On 6 December, Human Rights Watch (HRW) said that an independent inquiry is needed to review failings in Libyan authorities’ management of catastrophic flooding in eastern Libya in September 2023, which killed thousands and destroyed whole neighbourhoods in Derna and other towns in the Green Mountainsregion of eastern Libya. Hanan Salah, associate Middle East and North Africa director at Human Rights Watch, said ‘There’s good reason to believe that the storm would have been far less deadly had the authorities responded to the danger signs by evacuating people living in the flood zone.’
HRW noted that Libyan organisations have called for an independent international investigation. HRW stressed that given ‘prevailing impunity for past and ongoing abuses in the country and Libyan authorities’ inability or unwillingness to hold those responsible to account’, the Office of the High Commissioner for Human Rights and UN experts should initiate an investigation into the human rights violations and abuses involved in the crisis.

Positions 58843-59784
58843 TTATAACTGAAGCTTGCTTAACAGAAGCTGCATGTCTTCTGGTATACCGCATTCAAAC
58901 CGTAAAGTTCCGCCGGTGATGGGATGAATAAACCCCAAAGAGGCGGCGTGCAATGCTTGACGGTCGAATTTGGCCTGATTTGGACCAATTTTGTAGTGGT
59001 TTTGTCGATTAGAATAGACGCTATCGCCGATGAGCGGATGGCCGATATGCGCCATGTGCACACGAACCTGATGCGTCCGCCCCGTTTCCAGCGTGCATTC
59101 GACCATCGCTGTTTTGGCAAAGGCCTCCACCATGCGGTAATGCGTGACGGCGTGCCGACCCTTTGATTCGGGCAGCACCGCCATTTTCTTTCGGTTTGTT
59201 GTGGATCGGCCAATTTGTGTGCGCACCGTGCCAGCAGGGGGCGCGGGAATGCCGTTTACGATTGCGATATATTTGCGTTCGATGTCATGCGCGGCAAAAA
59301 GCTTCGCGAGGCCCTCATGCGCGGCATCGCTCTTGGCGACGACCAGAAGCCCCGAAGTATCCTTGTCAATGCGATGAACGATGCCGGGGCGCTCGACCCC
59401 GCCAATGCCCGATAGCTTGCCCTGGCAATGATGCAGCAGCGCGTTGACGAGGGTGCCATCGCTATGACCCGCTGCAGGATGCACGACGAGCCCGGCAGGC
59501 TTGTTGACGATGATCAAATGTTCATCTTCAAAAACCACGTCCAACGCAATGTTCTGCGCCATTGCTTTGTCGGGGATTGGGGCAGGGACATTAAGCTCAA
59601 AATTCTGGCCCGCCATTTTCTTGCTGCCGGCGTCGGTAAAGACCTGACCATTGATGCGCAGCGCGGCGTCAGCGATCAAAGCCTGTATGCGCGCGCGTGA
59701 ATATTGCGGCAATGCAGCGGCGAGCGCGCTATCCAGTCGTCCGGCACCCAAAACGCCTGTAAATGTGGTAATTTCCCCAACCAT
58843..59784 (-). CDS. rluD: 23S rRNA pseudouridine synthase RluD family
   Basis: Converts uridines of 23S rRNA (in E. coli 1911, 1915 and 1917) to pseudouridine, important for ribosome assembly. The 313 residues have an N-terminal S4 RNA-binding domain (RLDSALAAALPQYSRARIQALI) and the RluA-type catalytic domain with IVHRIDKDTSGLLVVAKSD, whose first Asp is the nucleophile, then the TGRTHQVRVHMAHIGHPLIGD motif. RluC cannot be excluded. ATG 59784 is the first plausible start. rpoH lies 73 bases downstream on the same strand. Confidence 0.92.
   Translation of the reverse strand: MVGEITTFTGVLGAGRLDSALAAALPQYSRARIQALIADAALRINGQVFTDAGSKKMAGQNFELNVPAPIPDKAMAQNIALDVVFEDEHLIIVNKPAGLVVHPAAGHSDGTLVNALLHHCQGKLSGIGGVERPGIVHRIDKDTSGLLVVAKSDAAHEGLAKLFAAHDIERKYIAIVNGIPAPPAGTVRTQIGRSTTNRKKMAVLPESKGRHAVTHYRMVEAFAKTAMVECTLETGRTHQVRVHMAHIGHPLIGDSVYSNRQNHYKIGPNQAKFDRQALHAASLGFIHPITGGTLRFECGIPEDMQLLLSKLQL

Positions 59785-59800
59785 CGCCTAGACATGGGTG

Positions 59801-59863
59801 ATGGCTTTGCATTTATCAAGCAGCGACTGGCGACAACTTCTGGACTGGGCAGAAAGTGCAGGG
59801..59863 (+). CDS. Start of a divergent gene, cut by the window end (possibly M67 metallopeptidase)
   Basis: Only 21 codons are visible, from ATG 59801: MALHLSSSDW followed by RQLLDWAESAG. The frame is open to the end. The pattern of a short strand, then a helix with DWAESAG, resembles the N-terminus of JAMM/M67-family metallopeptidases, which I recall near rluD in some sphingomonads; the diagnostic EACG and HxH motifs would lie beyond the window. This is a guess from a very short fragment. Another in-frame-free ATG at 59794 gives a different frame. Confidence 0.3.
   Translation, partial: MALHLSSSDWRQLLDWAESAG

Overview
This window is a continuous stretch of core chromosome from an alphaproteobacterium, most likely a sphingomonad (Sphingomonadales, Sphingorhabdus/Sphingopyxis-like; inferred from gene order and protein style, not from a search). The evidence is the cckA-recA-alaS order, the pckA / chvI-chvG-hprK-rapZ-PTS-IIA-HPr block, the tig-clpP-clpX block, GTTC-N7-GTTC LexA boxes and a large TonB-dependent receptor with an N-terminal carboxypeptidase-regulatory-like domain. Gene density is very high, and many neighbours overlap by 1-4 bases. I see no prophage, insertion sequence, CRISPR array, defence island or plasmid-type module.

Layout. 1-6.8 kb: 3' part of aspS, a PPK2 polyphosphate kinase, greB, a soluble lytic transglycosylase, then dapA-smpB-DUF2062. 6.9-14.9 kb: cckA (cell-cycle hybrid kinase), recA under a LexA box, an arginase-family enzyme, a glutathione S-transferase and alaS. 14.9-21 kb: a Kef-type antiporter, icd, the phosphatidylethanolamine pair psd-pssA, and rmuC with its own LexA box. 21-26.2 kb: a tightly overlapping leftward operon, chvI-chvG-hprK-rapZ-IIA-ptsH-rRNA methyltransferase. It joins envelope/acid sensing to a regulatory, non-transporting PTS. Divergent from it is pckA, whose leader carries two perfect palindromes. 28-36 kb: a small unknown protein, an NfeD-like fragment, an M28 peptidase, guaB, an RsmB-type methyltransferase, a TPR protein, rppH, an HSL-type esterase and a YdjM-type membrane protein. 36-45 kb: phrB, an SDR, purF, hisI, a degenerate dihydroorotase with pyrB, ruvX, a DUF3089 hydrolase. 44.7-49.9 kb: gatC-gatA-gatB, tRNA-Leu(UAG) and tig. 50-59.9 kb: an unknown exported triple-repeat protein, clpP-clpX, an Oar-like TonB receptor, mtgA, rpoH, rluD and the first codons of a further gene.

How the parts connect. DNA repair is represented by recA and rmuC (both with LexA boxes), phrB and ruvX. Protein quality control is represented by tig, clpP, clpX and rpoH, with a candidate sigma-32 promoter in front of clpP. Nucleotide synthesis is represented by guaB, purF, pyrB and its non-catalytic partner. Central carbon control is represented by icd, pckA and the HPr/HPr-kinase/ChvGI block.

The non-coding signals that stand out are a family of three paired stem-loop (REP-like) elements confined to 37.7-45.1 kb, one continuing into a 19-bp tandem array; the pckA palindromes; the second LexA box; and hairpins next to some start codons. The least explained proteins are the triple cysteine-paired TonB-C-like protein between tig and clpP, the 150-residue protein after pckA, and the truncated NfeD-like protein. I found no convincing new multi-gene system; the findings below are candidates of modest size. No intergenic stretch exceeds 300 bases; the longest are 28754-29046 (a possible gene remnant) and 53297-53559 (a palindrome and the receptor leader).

HRW cited a report published on 10 November by a group of researchers at the UN University which said that ‘political instability and a failure to properly maintain infrastructure, including the dams, exacerbated the harm caused by the storm.’ They established that the early warning systems, along with the ability to deliver accurate forecasts and provide workable crisis response strategies, were ‘inadequate’ given the lack of ‘cohesive governance for disaster prevention and risk management.’